Chapter 4 Medical Vocabulary

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Terms in this set (100)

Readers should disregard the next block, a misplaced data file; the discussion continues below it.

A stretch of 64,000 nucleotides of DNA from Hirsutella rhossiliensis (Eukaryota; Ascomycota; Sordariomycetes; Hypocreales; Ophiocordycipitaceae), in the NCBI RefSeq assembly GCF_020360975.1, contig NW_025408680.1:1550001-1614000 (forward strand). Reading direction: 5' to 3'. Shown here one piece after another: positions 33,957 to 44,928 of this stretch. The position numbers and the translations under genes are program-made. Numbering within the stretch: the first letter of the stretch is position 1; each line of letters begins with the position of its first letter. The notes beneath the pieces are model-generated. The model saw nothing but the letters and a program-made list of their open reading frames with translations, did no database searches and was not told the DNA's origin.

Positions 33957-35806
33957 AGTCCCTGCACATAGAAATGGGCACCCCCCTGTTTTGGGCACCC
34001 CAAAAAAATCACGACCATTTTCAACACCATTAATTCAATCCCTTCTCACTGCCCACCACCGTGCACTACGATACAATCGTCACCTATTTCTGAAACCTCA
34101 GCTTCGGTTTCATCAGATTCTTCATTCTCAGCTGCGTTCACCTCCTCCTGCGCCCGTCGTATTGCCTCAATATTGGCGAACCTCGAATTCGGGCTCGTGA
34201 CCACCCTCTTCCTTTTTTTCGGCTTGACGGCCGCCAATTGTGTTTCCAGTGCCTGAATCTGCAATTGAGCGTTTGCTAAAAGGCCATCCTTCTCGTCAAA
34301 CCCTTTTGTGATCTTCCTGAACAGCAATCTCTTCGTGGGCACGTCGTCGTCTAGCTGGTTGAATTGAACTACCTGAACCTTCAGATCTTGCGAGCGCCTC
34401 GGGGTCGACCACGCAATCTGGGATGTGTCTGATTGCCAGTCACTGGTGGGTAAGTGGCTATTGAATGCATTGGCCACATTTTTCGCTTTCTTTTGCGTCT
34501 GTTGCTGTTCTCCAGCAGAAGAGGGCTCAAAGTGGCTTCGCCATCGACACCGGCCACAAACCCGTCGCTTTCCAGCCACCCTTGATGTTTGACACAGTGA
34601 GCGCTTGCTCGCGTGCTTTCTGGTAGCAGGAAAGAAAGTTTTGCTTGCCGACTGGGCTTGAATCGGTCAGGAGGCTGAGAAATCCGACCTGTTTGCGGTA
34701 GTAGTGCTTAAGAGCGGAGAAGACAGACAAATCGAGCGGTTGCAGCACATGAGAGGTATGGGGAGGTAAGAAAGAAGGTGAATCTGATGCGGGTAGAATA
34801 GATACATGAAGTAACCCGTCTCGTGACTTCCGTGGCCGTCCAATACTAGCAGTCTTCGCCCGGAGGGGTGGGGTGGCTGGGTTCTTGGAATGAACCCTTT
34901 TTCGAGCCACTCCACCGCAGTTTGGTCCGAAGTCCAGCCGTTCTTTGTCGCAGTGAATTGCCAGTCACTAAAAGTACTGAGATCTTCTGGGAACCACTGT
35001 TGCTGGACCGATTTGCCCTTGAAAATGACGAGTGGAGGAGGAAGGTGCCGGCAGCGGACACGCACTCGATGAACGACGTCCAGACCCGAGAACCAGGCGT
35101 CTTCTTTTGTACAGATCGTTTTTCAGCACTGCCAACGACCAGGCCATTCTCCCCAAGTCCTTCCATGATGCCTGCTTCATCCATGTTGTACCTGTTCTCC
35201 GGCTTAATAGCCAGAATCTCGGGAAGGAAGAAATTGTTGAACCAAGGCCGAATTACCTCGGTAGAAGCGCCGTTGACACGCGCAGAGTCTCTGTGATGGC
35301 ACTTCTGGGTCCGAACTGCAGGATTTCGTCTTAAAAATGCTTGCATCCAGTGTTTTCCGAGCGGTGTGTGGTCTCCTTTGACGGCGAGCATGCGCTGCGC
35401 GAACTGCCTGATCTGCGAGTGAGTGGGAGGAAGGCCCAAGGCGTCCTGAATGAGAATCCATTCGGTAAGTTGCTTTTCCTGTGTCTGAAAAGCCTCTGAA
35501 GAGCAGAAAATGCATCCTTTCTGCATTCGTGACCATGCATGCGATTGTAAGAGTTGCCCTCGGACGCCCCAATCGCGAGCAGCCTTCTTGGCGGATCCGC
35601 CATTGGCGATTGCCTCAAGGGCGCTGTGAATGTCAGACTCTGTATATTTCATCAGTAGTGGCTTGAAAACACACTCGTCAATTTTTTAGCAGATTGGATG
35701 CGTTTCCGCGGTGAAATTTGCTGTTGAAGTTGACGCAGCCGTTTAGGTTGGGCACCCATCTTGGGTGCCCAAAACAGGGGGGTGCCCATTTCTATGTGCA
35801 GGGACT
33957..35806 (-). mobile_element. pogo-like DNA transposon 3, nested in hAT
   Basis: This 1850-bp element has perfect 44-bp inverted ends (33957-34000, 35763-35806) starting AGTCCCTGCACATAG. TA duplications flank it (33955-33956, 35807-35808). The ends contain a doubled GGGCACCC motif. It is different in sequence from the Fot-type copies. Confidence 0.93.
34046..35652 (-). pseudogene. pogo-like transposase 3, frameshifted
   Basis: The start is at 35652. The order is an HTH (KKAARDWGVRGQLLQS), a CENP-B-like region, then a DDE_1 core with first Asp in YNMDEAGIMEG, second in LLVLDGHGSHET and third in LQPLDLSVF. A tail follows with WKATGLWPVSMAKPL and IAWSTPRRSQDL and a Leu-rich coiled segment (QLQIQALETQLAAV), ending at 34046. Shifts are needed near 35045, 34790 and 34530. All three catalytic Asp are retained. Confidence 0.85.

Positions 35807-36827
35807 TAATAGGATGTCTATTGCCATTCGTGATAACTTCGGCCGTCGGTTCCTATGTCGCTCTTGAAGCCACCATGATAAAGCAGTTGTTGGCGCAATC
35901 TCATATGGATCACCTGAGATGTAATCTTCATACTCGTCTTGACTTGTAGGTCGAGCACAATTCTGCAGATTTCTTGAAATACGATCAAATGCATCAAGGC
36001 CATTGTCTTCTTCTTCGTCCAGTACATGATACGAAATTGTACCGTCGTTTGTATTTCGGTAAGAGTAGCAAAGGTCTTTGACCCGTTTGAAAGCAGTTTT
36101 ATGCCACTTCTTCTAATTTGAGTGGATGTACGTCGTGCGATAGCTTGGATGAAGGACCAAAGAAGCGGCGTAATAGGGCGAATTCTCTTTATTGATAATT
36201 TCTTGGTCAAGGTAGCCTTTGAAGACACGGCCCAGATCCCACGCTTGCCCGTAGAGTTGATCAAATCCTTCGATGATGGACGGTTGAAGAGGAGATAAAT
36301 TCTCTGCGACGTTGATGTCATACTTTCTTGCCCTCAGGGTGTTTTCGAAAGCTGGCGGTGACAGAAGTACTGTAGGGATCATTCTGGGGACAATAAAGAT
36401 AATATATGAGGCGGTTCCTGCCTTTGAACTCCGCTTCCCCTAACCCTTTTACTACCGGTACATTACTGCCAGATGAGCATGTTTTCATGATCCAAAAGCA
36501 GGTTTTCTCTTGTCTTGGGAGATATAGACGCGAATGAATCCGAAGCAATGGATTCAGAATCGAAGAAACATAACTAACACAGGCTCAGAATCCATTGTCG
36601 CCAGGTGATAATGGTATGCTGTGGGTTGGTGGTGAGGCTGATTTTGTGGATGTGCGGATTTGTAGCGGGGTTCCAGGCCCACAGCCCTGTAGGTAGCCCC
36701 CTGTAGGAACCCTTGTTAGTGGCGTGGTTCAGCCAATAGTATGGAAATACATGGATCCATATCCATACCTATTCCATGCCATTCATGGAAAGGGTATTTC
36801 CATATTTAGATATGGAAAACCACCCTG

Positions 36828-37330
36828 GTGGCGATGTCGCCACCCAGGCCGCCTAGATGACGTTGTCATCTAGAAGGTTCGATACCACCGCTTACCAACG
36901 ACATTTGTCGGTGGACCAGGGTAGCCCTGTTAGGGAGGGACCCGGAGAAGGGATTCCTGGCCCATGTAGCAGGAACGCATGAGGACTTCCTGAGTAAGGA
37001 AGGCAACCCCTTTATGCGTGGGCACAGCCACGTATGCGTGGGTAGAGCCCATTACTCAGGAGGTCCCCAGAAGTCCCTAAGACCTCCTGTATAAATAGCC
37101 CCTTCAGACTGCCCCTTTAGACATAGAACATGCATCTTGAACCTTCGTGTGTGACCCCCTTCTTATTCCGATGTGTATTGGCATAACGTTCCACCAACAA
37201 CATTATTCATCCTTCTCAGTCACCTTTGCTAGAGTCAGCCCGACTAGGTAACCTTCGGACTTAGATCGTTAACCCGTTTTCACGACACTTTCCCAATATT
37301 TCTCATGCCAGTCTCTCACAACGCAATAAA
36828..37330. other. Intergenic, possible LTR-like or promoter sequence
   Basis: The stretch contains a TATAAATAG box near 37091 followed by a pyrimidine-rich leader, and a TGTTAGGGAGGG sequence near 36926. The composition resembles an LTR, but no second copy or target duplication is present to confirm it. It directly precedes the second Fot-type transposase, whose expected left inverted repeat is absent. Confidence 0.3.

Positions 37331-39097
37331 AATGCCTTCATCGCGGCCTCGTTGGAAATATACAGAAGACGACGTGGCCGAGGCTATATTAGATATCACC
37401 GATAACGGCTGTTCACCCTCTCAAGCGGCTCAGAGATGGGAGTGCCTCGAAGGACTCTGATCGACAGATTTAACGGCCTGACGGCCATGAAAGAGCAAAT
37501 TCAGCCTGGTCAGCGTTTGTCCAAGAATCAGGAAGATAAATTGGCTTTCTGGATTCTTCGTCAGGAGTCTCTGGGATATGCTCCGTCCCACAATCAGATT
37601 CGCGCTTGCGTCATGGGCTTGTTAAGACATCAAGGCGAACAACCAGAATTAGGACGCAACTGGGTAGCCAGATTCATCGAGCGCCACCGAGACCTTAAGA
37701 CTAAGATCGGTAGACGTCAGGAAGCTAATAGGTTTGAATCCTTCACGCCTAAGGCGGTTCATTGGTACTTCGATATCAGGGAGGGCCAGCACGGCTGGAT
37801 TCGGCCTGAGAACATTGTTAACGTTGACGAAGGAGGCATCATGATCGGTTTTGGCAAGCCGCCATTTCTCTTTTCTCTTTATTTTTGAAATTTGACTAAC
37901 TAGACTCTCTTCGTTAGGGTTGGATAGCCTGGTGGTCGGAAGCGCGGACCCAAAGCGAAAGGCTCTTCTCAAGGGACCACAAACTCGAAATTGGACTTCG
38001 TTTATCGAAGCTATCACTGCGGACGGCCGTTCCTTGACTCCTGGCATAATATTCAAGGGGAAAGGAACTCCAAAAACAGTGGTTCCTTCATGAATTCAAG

boilacute, infected, painful nodule formed in the subcutaneous layers of the skin, gland, or hair folliclebullalarger blister; a blebburninjury to tissue caused by heat, fire, chemical agents, electricity, lightning or radiationcandidiasisinfection of the skin, mouth, or vagina caused by the yeast-type funguscarbuncleinfection of the subcutaneous tissue, usually composed of a cluster of boilscausalgiaintense burning pain associated with trophic skin changes such as thinning of hair and loss of sweat glands due to peripheral nerve damagecellulitisan acute, diffuse inflammation of the skin and subcutaneous tissue characterized by local heat, redness, pain, and swellingcicatrixscar left after the healing of a woundcomedoblackheadcornthickening of the skin that may be soft or hard depending on location; caused by local pressure, friction, or both that irritates tissue over a body prominence, such as from ill-fitting shoescryosurgerytechnique of using subfreezing temperature (usually with liquid nitrogen) to produce well-demarcated areas of cell injury and destructioncutaneouspertaining to the skincystclosed sac that contains fluid, semifluid, or solid materialdebridementRemoval of foreign material or damaged or dead tissue, especially in a wound. It is used to promote healing and to prevent infectiondecubitus (decub) ulcerAn area of skin and tissue that becomes injured or broken down. Also known as a bedsore or pressure ulcer. The literal meaning of the word decubitus is a lying downdehiscencesurgical complication where there is separation or bursting open of a surgical wounddermabrasionSkin resurfacing procedure to remove acne scars, nevi, tattoos, or fine wrinkles by using a rapidly rotating device to sand the outer layers of skindermatitisinflammation of the skindermatologista physician who specializes in diagnosing and treating disorders of the skindermatology (Derm)study of the skindermatomesurgical instrument used to produce thin slices of skin; also means an area of skin that is supplied by a single pair of dorsal roots or the portion of the embryonic mesoderm that gives rise to the dermisdermomycosisskin condition caused by a fungus; also called dermatomycosis or tineaecchymosisabnormal condition in which the blood seeps into the skin causing discolorations ranging from blue-black to greenish yellow; a bruiseeczemaan acute or chronic inflammatory skin condition characterized by erythema, papules, vesicles, pustules, scales, crusts, or scabs and accompanied by intense itchingerythemaredness of the skin; may be caused by capillary congestion, inflammation, heat, sunlight, or cold temperatureerythrodermaabnormal redness of the skin occuring over widespread areas of the bodyescharslough, scabexcoriationabrasion of the epidermis by scratching, trauma, chemicals, or burnsexudatean oozing of pus or serumfolliculitisinflammation of a follicle or folliclesgangreneliterally means an eating sore. It is a necrosis, or death, of tissue or bone that usually results from a deficient or absent blood supply to the area.herpes simplexan inflammatory skin disease caused by a herpes virushidradenitisinflammation of the sweat glandshiveseruption of itching and burning swellings on the skinhyperhidrosisabnormal condition of excessive sweatinghypodermicpertaining to under the skin or inserted under the skin, as a hypodermic injectionhypohidrosisabnormal condition of the inability to sweatictericpertaining to jaundiceimpetigoskin infection marked by vesicles or bullaeintegumentarycovering; the skin, consisting of the dermis and the epidermisintradermalpertaining to within the skinjaundiceyellow; a symptom of a disease in which there is excessive bile in the blood; the skin, whites of the eyes, and mucous membranes are yellow; icteruskeloidovergrowth of scar tissue caused by excessive collagen formationlentigoa flat, brownish spot on the skin sometimes caused by exposure to the sun and weather; freckleleukodermalocalized loss of pigmentation of the skinleukoplakiawhite spots or patches formed on the mucous membrane of the tongue or cheek; spots are smooth, hard, and irregular in shape and can become malignantlupusoriginally used to describe a destructive type of skin lesionmeasleshighly contagious illness caused by the rubeola virus, which replicates in the nose and throat of an infected child or adultmelanomacancer that develops in the pigment cells of the skin; malignant black mole or tumormiliariarash with tiny pinhead-sized papules, vesicles and/or pustules commonly seen in newborns and infants; prickly heatmolepigmented, elevated spot above the surface of the skin; a nevusonychiainflammation of the nail bed resulting in loss of nailonychomycosisa fungal infection of the nailspachydermaThick skin; also called pachydermiapanniculectomysurgical excision of fat cells in the superficial fascia; a body-contouring surgical procedure that removes hanging fat and skin, typically after massive weight loss; may be performed as a standalone procedure or combined with a tummy tuck (abdominoplasty)paronychiainfectious condition of the marginal structures around the nailpediculosiscondition of infestation with licepetechiaesmall, pinpoint, purplish hemorrhagic spots on the skinpruritussevere itchingpsoriasischronic skin condition characterized by frequent episodes of redness, itching, and thick, dry scales on the skinpurpurapurplish discoloration of the skin caused by extravasation of blood into the tissuesrhytidoplastyplastic surgery for the removal of wrinklesrosaceaa chronic disease of the skin of the face marked by varying degrees of papules, pustules, erythema, telangiectasia, and hyperplasia of the soft tissues of the nose; usually occurs in middle-aged and older peopleroseolaany rose-colored rash marked by maculae or red spots on the skinrubellacontagious viral infection best known by its distinctive red rash; also called German measles and three-day measlesscabiescontagious skin disease characterized by papules, vesicles, pustules, burrows, and intense itching; caused by an arachnidscarmark left by the healing process of a wound, sore, or injurysclerodermachronic condition with hardening of the skin and other connective tissues of the bodyseborrheaexcessive flow (secretion) of oil from the sebaceous glandsseborrheic keratosiscondition occurring in older people wherein there is dry skin and localized scaling caused by excessive exposure to the sun. It usually appears as a brown, black, or light tan growth on the face, chest, shoulders, or back and has a waxy, scaly, slightly elevated appearance.sebumfatty or oily secretion produced by the sebaceous glandsskin signsobjective evidence of an illness or disordersquamous cell carcinoma (SCC)malignant tumor of squamous epithelial tissuestriaestreaks or lines on the breasts, thighs, abdomen, or buttocks caused by weakening of elastic tissuesubcutaneouspertaining to below the skinsubungualpertaining to below the nailtauttight, firm; to pull or draw tight a surface, such as the skintelangiectasiasmall dilated blood vessels that appear as small red or purple clusters, often spidery in appearance, and are visible near the surface of the skin; aka spider veinsthermoanesthesiainability to distinguish between the sensations of heat and coldtineacontagious skin diseases affecting both humans and domestic animals, caused by certain fungi and marked by the localized appearance of discolored, scaly patches on the skin; also called ringwormtrichomycosisfungal condition of the hairulceropen lesion or sore of the epidermis or mucous membranevaricellaa contagious viral disease characterized by fever, headache, and a crop of red spots that become mscules, papules, vesicles, and crusts; also called chickenpoxvitiligoskin condition characterized by milk-white patches surrounded by areas of normal pigmentationwarta skin lesion with a rough papillomatous surface on the epidermiswoundinjury to soft tissue caused by trauma; generally classified as open or closedxanthodermayellowness of the skinxanthomaliterally means yellow tumor; a soft, rounded plaque or nodule, usually on the eyelids, especially near the inner canthusxerodermadry skinxerosisabnormal dryness of skin, mucous membranes, or the conjunctiva